Fujitsu LifeBook E780 notebook
A 15.6in Fujitsu laptop that's designed primarily for business users
- Excellent Full HD screen, plenty of connectivity, modular bay, good battery life, Core i7 CPU
- We would like to see a 7200rpm drive rather than 5400rpm for the same price, no HDMI or DVI, keys are a little too hard to press, Kensington lock in awkward position
Fujitsu's LifeBook E780 is designed for professional users who want a fast notebook with a high screen resolution that's also capable of being relatively easily transported. It's well built, has good security, and you get lots of connectivity. However, it could use a faster hard drive and a DVI or HDMI port.
Price$ 2,599.00 (AUD)
Buy now (Selling at 2 stores)
Fujitsu's LifeBook E780 is a 15.6in widescreen laptop with a boxy design and a tacky, two-tone colour scheme. Don't let its look deceive you though as it's actually a powerful notebook that's well built and has plenty of features. It's aimed at professional users; in particular, users who want a desktop replacement that can also be taken on the road.
Fujitsu LifeBook E780: specs and performance
The Fujitsu LifeBook E780 is powered by an Intel Core i7-620M CPU and runs Windows 7 Professional (64-bit edition). You get 4GB of DDR3 SDRAM, an NVIDIA GeForce GT 330M graphics adapter and a 500GB, 5400rpm hard drive. It's a configuration that's more than capable of running the latest office applications and it can also be used for more taxing endeavours, such as video compression and image manipulation.
The LifeBook's 4GB of RAM is contained in two slots that are easily accessible on the bottom of the chassis.
In our tests, the LifeBook E780 didn't break any records: it recorded times of 57sec and 51sec in our iTunes MP3 encoding and Blender 3D rendering tests respectively. These times are slightly down compared to the Fujitsu LifeBook SH760 (52sec and 50sec respectively), which is the company's 13in, Core i7-620M-based notebook. In our video encoding test, in which we use Auto Gordian Knot to compress a 4GB DVD file to a 1.5GB Xvid file, the LifeBook E780 took 1hr 5min, which is what we expected. Its hard drive transfer rate of 25.23 megabytes per second is also a little slower than the 26.83MBps of the LifeBook SH760. Nevertheless, we're only talking about minute differences that won't be a hindrance to overall productivity. Graphics performance was good. Its score of 6506 in 3DMark06 means it will be able to handle some gaming, such as some undemanding RTS games, but it's not suitable for the latest 3D shooters.
The 500GB hard drive sits in a cage and its heads are parked every time the shock sensor detects too much movement. If you have the shock sensor set too high, even slight bumps and movements can set it off. If you're watching a movie off your hard drive when this happens, the video will stutter.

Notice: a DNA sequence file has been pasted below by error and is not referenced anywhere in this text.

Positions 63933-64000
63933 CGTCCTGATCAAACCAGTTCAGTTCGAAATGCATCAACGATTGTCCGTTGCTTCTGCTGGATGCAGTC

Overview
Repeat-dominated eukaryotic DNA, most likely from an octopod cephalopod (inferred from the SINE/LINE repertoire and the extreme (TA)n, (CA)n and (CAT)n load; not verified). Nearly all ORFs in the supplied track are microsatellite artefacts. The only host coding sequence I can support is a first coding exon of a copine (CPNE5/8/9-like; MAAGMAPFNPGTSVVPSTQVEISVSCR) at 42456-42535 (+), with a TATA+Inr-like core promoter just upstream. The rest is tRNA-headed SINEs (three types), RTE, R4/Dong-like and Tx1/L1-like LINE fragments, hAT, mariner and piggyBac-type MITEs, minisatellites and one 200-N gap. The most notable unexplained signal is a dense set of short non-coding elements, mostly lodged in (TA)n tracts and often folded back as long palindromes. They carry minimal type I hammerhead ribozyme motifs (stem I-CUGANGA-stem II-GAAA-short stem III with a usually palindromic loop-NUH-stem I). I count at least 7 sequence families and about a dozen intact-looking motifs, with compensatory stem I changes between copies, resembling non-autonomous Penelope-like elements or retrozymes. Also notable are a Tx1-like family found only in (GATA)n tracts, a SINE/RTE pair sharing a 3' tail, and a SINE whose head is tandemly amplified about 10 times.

Fujitsu LifeBook E780: battery life
The notebook's 84 Watt-hour (Wh) battery lasted 2hr 4min in our tests, which is a good result for such a big and powerful notebook. In comparison, HP's ProBook 6540b, which has a 55Wh battery, a 15in screen and a Core i5 CPU, recorded 2hr 6min.
Fujitsu LifeBook E780: screen quality
With two CPU cores (plus Hyper-Threading) and a screen with a native resolution of 1920x1080, multitasking will be a breeze and you can be very productive. Not only will you be able to run four applications simultaneously without noticing a slow-down in performance, with the wide resolution (1920 pixels) you'll also be able to line up two windows side by side and view them in comfort. If you work with images and video, you'll appreciate the high screen brightness, as well as the matte finish of the screen; reflections from lights won't be a problem and the side viewing angles of the screen are excellent. It's one of the best laptop screens on the market.
Fujitsu LifeBook E780 base design
Despite the widescreen 16:9 aspect ratio, the LifeBook E780 is still as big as a laptop with a 16:10 screen ratio — it has a length of 37cm and depth of 25.5cm. It's a solidly built notebook that feels rigid when you pick it up, and its hinges hold the screen perfectly in place. However, its keyboard bounces ever so slightly while you type and this can be off-putting the first time you use the notebook — we quickly adjusted to it. The keys have good travel and bounce, but they feel a little too stiff and you end up having to hit them a little harder than normal. It's a spill-resistant keyboard, so if you accidentally knock over your drink you can power down the notebook and turn it upside-down to drain the liquid (then let it dry before you use it again).
Navigation is by way of a small touchpad that has two sets of buttons. A fingerprint reader is nestled between the main left- and right-click buttons.